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We’re all now better off? There are lies, damned lies and Tory reassurances

Osborne Liar LiarThere are lies, damned lies and Tory reassurances. The latest yanking of the figures to pretend what nobody believes is a classic. Select the numerical series that suit you, make some amendments to it that help your case but ignore others that don’t, pick the definitions of income and inflation that give the results you want, muddle the timescales of evidence to give the impression that the conclusions apply now, and hey presto reality is rewritten just as you would have wished. But as anyone in the street will tell you, the truth if very different.

The government story that things are improving because we are now (marginally) better off than a year ago is flawed on several grounds. The figures are derived from the Annual Survey of Hours and Earnings (ASHE) which is collected by government from companies’ pay to a sample of 1 in 100 employees. The government then adjusted these statistics of gross pay by applying income tax and national insurance (because tax relief has been increased) to translate them into net pay, but somehow forgot to include the other changes that have been made in net pay by tax credit and child benefit reductions which spoil the government’s case by showing that people continue in this year, as in the previous 3 years, to be worse off.

There are other weaknesses with the ASHE figures. One is that it only measures the income of employees, not of the 14% who are self-employed, and if the latter were included it would almost certainly show that the decline in incomes was even bigger. Another is that the government massaged the ASHE figures by focusing on the pay of those who have been in employment for more than a year, thus excluding lower-paid people moving to jobs with fewer hours or lower pay, and if they had been included the results would have been worse still for the government’s contention. A third caveat is that the government continues to use CPI (consumer price index) which excludes housing costs (particularly rising rents) rather than RPI (retail price index), and again if the latter were used the results would disabuse the government case even further.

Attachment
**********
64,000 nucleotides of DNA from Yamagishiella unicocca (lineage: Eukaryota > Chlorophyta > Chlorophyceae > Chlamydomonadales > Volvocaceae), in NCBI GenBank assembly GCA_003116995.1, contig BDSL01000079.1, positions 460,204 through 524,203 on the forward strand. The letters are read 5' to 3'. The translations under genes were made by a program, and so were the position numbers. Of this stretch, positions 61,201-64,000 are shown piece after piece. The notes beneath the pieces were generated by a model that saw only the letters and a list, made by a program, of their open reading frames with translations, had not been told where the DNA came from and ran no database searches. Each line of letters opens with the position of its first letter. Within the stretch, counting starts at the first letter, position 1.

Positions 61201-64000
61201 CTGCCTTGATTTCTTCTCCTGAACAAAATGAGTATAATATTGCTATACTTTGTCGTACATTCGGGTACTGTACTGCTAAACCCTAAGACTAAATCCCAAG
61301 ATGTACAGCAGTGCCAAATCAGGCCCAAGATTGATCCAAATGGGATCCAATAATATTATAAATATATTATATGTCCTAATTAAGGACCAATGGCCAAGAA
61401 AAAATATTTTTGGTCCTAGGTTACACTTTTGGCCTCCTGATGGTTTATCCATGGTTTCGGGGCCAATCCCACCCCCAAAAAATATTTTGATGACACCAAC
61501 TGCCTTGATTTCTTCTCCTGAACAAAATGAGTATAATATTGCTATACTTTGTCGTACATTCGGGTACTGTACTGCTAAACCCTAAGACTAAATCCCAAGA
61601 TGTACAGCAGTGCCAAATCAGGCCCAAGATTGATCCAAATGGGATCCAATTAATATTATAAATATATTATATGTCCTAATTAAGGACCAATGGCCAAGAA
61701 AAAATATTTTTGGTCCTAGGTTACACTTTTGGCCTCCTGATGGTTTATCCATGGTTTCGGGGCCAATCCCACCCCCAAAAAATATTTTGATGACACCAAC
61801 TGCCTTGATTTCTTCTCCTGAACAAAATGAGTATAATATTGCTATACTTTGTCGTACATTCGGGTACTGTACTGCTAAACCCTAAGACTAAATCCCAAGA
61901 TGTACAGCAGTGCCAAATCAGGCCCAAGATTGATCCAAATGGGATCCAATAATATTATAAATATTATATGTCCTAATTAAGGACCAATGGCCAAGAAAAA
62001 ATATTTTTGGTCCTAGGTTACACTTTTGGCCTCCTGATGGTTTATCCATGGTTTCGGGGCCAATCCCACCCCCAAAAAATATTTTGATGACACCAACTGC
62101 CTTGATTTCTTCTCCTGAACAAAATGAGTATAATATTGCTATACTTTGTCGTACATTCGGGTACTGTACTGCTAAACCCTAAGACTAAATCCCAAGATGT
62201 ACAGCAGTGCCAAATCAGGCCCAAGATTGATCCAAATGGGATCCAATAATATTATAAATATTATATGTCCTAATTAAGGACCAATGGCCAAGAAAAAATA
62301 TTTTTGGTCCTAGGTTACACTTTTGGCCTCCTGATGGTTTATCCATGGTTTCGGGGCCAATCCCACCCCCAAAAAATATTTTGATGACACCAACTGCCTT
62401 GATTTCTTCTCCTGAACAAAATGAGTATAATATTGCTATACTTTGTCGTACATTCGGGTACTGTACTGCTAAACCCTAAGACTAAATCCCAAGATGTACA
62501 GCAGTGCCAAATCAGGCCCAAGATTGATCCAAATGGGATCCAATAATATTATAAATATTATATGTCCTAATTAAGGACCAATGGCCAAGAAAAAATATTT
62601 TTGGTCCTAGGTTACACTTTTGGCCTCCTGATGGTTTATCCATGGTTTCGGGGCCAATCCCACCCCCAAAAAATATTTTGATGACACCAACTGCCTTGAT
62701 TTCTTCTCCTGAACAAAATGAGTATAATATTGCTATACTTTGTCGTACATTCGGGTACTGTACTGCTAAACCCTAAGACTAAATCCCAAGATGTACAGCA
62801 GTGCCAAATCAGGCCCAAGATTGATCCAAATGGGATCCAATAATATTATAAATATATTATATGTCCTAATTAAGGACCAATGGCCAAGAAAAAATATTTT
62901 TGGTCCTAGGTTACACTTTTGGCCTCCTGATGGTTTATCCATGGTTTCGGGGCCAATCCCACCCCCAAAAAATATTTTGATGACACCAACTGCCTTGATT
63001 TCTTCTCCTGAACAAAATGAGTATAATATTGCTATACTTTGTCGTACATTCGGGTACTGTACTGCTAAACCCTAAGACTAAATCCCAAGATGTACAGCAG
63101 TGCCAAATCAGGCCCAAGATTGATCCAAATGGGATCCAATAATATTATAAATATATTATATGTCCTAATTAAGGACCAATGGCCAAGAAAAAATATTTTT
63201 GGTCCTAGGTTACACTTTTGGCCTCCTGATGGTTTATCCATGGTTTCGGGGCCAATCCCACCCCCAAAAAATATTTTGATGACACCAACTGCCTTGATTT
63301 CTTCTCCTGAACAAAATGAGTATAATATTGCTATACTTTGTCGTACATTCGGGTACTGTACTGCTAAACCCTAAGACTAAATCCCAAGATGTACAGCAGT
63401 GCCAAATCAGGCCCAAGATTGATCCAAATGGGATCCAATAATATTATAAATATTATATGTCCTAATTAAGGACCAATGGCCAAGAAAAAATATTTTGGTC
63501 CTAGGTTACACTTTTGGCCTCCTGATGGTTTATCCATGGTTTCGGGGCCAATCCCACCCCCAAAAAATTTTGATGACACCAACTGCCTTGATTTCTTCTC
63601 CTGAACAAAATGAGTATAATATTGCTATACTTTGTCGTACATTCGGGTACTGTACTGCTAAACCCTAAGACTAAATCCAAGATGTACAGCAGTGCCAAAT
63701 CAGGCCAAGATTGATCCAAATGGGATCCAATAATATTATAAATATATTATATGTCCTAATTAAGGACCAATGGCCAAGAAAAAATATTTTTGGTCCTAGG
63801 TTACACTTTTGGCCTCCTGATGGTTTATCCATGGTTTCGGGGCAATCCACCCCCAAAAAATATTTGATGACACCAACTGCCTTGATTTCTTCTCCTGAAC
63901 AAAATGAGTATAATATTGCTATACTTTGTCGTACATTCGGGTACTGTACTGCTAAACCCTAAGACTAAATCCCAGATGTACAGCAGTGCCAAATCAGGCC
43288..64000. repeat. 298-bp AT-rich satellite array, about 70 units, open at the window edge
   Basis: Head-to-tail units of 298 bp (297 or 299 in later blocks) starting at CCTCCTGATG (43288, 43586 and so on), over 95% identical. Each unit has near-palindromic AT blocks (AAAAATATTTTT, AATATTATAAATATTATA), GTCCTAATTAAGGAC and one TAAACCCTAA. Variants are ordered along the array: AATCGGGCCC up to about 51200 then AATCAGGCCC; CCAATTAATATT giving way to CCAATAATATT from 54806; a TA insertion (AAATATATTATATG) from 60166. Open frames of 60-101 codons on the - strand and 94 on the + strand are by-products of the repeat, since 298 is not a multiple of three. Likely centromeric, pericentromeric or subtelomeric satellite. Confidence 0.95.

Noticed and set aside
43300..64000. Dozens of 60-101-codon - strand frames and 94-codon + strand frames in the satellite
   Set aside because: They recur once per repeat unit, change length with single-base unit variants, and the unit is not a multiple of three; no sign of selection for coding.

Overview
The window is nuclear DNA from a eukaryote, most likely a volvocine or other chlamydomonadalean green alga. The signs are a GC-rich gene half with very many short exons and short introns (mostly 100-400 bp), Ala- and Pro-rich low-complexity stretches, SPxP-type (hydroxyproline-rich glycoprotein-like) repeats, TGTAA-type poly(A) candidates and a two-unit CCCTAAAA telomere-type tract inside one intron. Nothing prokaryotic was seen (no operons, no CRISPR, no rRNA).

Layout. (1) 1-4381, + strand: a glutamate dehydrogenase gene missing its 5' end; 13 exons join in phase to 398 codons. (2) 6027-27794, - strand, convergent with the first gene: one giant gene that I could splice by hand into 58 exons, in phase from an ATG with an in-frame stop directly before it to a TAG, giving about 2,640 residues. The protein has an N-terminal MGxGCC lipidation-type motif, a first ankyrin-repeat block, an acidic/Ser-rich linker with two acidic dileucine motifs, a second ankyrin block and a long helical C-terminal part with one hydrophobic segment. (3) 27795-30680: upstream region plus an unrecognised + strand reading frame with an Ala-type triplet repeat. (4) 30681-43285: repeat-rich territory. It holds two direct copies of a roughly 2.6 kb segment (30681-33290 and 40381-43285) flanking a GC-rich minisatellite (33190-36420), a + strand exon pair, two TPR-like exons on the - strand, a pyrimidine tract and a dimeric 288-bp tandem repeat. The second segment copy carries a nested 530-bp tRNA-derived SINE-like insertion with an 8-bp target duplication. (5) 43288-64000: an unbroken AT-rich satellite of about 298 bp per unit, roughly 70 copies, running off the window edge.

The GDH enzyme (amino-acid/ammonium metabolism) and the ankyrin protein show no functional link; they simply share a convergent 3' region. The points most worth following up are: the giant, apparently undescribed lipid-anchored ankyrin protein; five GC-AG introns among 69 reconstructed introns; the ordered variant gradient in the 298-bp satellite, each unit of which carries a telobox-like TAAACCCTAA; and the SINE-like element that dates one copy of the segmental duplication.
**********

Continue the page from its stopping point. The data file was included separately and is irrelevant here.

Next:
But the most important point of all is that the government have selected ASHE to get the result they wanted, and have blithely ignored two other official indices of incomes which tell a completely different story. The AWE (Average Weekly Earnings) series comes from a survey of every big employer and a sample of smaller ones. Its latest figures from the year to November 2013 (later than the ASHE figures which only relate to the year to April 2013) show gross wages rose just 0.7% while inflation was 2.1%, a decline in real income of 1.4%. The other official source HBAC (Households Below Average Income) takes into account all the the factors that affect people’s incomes. It shows that the median household’s drop in real income has now reached 6% since 2009-10 and is now stuck at the lowest level in a decade. QED.

What this latest government escapade does however show beyond any doubt is how desperate they are, by hook or by crook, to counter Labour’s cost of living crisis and if that requires misrepresentation, massaging or downright fiddles, then so be it.

Image credit: Captain Ska video: Liar, Liar (still)

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